While a small chapel was built by the salt miners in some of their unused tunnels more than two football fields underneath the ground, a bigger church took its place in the 1950s. Then in 1990, the Colombian Society of Architects opened up a contest for a new, amazing design. The “cathedral” opened in 1995. Technically there are three rooms you can stand in, each representing a different stage of Jesus’s life.

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Ape Meets Girl
Pop Culture
Epic Gremlins Poster Contains More Than 80 References to Classic Movies
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Ape Meets Girl

It’s easy to see why Gremlins (1984) appeals to movie nerds. Executive produced by Steven Spielberg and written by Chris Columbus, the film has horror, humor, and awesome 1980s special effects that strike a balance between campy and creepy. Perhaps it’s the movie’s status as a pop culture treasure that inspired artist Kevin Wilson to make it the center of his epic hidden-image puzzle of movie references.

According to io9, Wilson, who works under the pseudonym Ape Meets Girl, has hidden 84 nods to different movies in this Gremlins poster. The scene is taken from the movie’s opening, when Randall enters a shop in Chinatown looking for a gift for his son and leaves with a mysterious creature. Like in the film, Mr. Wing’s shop in the poster is filled with mysterious artifacts, but look closely and you’ll find some objects that look familiar. Tucked onto the bottom shelf is a Chucky doll from Child’s Play (1988); above Randall’s head is a plank of wood from the Orca ship made famous by Jaws (1975); behind Mr. Wing’s counter, which is draped with a rug from The Shining’s (1980) Overlook Hotel, is the painting of Vigo the Carpathian from Ghostbusters II (1989). The poster was released by the Hero Complex Gallery at New York Comic Con earlier this month.

“Early on, myself and HCG had talked about having a few '80s Easter Eggs, but as we started making a list it got longer and longer,” Wilson told Mental Floss. “It soon expanded from '80s to any prop or McGuffin that would fit the curio shop setting. I had to stop somewhere so I stopped at 84, the year Gremlins was released. Since then I’ve thought of dozens more I wish I’d included.”

The ambitious artwork has already sold out, but fortunately cinema buffs can take as much time as they like scouring the poster from their computers. Once you think you’ve found all the references you can possibly find, you can check out Wilson’s key below to see what you missed (and yes, he already knows No. 1 should be Clash of the Titans [1981], not Jason and the Argonauts [1963]). For more pop culture-inspired art, follow Ape Meets Girl on Facebook and Instagram.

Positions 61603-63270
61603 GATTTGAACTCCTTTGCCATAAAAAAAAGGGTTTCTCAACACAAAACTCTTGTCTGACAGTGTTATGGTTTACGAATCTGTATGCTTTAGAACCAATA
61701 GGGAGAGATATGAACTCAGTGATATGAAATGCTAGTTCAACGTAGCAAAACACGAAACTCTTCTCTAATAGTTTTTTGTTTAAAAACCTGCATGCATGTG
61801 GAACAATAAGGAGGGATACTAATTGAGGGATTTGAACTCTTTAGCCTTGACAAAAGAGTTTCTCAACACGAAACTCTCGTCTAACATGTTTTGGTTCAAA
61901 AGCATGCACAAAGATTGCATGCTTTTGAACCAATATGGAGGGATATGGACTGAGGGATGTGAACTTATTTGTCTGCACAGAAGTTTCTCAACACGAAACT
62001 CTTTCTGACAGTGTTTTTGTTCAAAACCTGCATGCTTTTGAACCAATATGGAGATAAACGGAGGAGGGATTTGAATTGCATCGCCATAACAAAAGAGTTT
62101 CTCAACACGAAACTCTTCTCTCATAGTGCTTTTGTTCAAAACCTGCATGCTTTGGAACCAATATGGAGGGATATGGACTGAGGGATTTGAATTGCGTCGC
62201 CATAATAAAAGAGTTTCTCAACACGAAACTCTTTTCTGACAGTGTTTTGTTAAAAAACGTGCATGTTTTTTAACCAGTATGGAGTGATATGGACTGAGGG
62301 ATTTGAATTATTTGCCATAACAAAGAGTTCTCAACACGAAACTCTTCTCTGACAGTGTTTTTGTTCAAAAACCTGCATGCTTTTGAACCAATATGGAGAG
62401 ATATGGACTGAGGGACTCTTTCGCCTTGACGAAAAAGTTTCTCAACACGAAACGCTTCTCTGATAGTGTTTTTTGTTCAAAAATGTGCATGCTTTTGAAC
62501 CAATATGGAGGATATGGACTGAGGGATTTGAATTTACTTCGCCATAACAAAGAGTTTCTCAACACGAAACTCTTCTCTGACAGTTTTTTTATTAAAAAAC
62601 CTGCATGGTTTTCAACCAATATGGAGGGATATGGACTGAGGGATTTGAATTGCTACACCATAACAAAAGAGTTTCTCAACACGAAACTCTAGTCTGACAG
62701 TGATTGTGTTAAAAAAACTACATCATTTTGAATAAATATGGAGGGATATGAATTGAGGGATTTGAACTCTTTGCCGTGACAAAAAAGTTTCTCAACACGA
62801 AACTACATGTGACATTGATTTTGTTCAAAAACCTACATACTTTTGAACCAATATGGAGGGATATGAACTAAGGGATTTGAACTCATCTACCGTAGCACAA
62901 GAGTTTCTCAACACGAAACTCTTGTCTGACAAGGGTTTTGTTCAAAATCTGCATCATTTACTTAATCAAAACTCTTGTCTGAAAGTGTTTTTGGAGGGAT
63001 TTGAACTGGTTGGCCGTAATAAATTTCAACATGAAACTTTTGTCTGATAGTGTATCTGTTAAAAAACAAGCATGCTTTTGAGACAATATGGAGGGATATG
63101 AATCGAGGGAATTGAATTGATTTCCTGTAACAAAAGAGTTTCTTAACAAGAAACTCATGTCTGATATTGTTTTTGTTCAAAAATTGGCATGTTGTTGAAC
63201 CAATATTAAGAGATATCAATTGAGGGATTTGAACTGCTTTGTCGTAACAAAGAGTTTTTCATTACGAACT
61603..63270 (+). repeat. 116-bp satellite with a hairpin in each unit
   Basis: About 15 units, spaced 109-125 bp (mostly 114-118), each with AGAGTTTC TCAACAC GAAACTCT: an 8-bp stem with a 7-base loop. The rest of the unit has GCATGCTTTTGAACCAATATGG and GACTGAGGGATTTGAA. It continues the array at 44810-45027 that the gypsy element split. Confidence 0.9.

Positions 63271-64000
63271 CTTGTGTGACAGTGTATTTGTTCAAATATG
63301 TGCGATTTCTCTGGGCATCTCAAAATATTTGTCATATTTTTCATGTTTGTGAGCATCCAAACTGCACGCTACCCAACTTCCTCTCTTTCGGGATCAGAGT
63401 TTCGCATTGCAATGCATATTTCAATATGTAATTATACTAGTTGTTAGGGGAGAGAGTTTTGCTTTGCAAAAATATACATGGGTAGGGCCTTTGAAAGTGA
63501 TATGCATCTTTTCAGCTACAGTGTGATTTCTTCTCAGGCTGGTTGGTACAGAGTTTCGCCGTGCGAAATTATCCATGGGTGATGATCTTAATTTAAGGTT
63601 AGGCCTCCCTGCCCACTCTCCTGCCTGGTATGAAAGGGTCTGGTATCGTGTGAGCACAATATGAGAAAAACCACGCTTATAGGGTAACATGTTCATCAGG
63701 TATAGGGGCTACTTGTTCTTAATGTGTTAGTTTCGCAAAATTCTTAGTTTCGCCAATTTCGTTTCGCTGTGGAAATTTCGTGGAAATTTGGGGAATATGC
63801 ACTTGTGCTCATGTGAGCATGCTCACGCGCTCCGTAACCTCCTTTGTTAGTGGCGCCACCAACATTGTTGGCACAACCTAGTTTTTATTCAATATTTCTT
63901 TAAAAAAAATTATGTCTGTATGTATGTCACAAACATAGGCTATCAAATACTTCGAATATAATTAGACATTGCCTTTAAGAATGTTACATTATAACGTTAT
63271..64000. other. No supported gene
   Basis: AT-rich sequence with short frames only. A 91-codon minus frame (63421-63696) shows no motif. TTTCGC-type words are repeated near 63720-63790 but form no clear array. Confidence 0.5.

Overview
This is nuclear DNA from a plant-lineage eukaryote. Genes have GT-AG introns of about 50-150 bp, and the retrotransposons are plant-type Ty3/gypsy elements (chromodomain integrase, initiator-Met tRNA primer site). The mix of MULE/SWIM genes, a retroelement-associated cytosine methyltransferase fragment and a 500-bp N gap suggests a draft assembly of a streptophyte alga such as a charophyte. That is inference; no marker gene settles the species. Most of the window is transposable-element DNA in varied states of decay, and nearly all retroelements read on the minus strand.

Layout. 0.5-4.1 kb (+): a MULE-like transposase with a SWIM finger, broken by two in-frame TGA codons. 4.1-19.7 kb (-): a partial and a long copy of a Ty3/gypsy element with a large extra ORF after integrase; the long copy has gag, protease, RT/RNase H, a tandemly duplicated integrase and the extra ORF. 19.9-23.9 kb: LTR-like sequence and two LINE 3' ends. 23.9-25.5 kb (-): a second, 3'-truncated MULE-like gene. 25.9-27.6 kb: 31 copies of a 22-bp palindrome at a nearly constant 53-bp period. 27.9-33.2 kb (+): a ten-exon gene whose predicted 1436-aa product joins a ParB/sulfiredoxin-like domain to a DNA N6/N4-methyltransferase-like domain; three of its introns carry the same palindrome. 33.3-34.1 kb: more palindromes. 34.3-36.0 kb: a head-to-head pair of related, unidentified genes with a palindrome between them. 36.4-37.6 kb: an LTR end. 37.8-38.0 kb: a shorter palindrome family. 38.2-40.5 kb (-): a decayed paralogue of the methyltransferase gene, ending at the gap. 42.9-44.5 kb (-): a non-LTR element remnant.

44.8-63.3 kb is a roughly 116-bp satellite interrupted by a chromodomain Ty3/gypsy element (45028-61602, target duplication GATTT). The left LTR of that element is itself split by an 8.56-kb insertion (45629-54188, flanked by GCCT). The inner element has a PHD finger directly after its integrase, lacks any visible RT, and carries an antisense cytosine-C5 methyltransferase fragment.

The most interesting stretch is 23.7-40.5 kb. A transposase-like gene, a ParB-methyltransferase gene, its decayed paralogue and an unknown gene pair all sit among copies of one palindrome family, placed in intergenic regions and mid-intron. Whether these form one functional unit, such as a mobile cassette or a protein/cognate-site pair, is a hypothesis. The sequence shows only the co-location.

Key for hidden image puzzle.
Ape Meets Girl

[h/t io9]

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Kehinde Wiley Studio, Inc., Wikimedia Commons // CC BY-SA 3.0
Barack Obama Taps Kehinde Wiley to Paint His Official Presidential Portrait
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Kehinde Wiley
Kehinde Wiley Studio, Inc., Wikimedia Commons // CC BY-SA 3.0

Kehinde Wiley, an American artist known for his grand portraits of African-American subjects, has painted Michael Jackson, Ice-T, and The Notorious B.I.G. in his work. Now the artist will have the honor of adding Barack Obama to that list. According to the Smithsonian, the former president has selected Wiley to paint his official presidential portrait, which will hang in the National Portrait Gallery.

Wiley’s portraits typically depict black people in powerful poses. Sometimes he models his work after classic paintings, as was the case with "Napoleon Leading the Army Over the Alps.” The subjects are often dressed in hip-hop-style clothing and placed against decorative backdrops.

Portrait by Kehinde Wiley
"Le Roi a la Chasse"
Kehinde Wiley, Wikimedia Commons // CC BY 3.0

Smithsonian also announced that Baltimore-based artist Amy Sherald has been chosen by former first lady Michelle Obama to paint her portrait for the gallery. Like Wiley, Sherald uses her work to challenge stereotypes of African-Americans in art.

“The Portrait Gallery is absolutely delighted that Kehinde Wiley and Amy Sherald have agreed to create the official portraits of our former president and first lady,” Kim Sajet, director of the National Portrait Gallery, said in a press release. “Both have achieved enormous success as artists, but even more, they make art that reflects the power and potential of portraiture in the 21st century.”

The tradition of the president and first lady posing for portraits for the National Portrait Gallery dates back to George H.W. Bush. Both Wiley’s and Sherald’s pieces will be revealed in early 2018 as permanent additions to the gallery in Washington, D.C.